Liv-Ex Market Report
by Liv-ex.com, October 2011
(analysed in detail in full report)
Joe Roseman, former economist at Moore Capital Management, argues that investors should prop up their portfolios with a new style of asset class: SWAG (silver, wine, art and gold). An ideal investment
is one that combines low risk with high return. Our analysis of the SWAGs' individual fortunes over the last decade reveals that fine wine recorded the lowest volatility (a measure of risk) and the second-highest
return in the ten years to August 2011, making it one of the group’s top performers. To view analysis in full, visit www.blog.liv-ex.com.
Final Thought - Fund performance
In the latter half of 2008, during the last major fine wine market correction, the wine fund sector took a battering. A number of funds failed—mostly due to questionable valuation methodologies and poor investment decisions—
and the better operations faced a wall of redemptions. It is estimated that the total value of funds under management halved in less than a year (from a high-point of €300 million in June 2008).
Those funds that survived have, for the most part, prospered in the intervening period. On all but the shortest of timescales, the funds listed below have provided investors with excellent returns—buying into any of the major funds at the tail end of 2008 would have resulted in a handsome profit of between 30 and 60 per cent. Little else outside of precious metals has performed so well during the difficulties of the last few years.
Nevertheless, it would appear that the majority of funds failed to attract massive amounts of new money. Indeed, the total amount of funds under management in the UK has not risen significantly faster than market pricing—
there appears to be far less ‘hot money’ in the system than we saw in early 2008. (It is the BRICS that have been the most active in this regard, with new funds having launched in India, Brazil and China in the last 12 months.)
The counterpoint to this is that despite the relatively sharp correction of recent months, the level of redemptions appears (anecdotally) to be significantly less than during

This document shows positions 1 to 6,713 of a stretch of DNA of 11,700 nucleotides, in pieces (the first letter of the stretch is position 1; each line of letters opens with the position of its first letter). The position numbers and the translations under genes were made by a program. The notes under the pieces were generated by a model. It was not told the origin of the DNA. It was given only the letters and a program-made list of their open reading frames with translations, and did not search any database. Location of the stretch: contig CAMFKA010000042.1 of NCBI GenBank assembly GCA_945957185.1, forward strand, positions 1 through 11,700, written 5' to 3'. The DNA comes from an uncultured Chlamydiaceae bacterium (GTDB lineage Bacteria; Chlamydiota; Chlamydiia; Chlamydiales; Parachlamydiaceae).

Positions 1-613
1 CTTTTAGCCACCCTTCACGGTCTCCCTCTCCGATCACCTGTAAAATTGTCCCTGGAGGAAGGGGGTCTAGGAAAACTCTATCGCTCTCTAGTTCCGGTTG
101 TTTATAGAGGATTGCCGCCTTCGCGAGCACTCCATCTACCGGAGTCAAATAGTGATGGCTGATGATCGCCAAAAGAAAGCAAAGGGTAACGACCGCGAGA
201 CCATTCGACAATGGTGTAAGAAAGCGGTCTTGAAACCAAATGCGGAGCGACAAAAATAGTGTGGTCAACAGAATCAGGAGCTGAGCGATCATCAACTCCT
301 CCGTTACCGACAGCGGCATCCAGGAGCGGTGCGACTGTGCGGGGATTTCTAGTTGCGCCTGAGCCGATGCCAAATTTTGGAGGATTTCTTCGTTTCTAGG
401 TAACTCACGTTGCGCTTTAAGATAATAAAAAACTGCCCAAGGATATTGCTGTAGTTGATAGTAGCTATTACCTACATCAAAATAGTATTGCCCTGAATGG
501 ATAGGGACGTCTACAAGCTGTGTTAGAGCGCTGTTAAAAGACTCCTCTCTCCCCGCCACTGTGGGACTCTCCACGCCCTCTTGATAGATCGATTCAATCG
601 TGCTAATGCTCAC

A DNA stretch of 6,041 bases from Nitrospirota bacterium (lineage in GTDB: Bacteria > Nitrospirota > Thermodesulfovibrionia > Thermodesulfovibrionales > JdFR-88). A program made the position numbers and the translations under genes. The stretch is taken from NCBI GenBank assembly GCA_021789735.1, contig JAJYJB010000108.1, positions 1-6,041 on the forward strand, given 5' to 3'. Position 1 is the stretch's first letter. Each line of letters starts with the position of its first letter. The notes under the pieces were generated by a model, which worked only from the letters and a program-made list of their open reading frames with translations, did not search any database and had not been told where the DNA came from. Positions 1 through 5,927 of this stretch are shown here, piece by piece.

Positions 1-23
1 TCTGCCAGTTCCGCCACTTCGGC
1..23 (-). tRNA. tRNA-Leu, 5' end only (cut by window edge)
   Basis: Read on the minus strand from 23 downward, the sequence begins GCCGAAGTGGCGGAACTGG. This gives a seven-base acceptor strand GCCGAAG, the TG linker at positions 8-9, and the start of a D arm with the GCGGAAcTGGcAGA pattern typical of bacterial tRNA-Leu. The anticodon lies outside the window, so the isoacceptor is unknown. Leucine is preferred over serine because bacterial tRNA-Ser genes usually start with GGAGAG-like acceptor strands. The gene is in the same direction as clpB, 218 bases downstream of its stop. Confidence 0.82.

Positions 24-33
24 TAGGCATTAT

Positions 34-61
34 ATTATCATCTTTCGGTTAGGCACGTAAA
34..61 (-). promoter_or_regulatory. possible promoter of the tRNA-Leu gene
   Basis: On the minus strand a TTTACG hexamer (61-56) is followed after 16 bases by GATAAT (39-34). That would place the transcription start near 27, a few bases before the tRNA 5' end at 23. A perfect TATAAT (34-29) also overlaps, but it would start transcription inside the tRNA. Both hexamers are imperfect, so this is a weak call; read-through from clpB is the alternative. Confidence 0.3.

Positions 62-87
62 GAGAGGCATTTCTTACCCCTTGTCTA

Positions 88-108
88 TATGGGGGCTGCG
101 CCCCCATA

the latter half of 2008. Those investors who have targeted the sector in the last few years have proved, so far, to be rather more sticky. The question now is, will the recent market correction
attract new long-term investors who view fine wine as a legitimate alternative?
The table above lists all of those funds that provide a monthly, published NAV. There are a number of factors to consider when making direct comparisons between them. Currency, in particular, is a complicating
factor. The sterling-based funds are flattered over longer timescales when compared to those priced in dollars or euros due to the weakness of the pound. The gearing of the Fine Wine Geared Growth,
which causes large volatility, should also be considered. Despite its rapid rise in recent years, those who had invested in the fund at launch would still be sitting on losses.
Similarly, the Fine Wine Investment Fund has created a simulated “NAV” across all of its tranches, net of fees, for comparative purposes. It has not been independently verified and, as an average
across several tranches, may not reflect all investors' experiences in the fund. Finally, there is no common valuation methodology across all of the funds. We continue to believe that the Liv-ex Mid
Price is the most robust and transparent, currently available in the market.
To trade on Liv-ex or subscribe for price information, visit www.liv-ex.com
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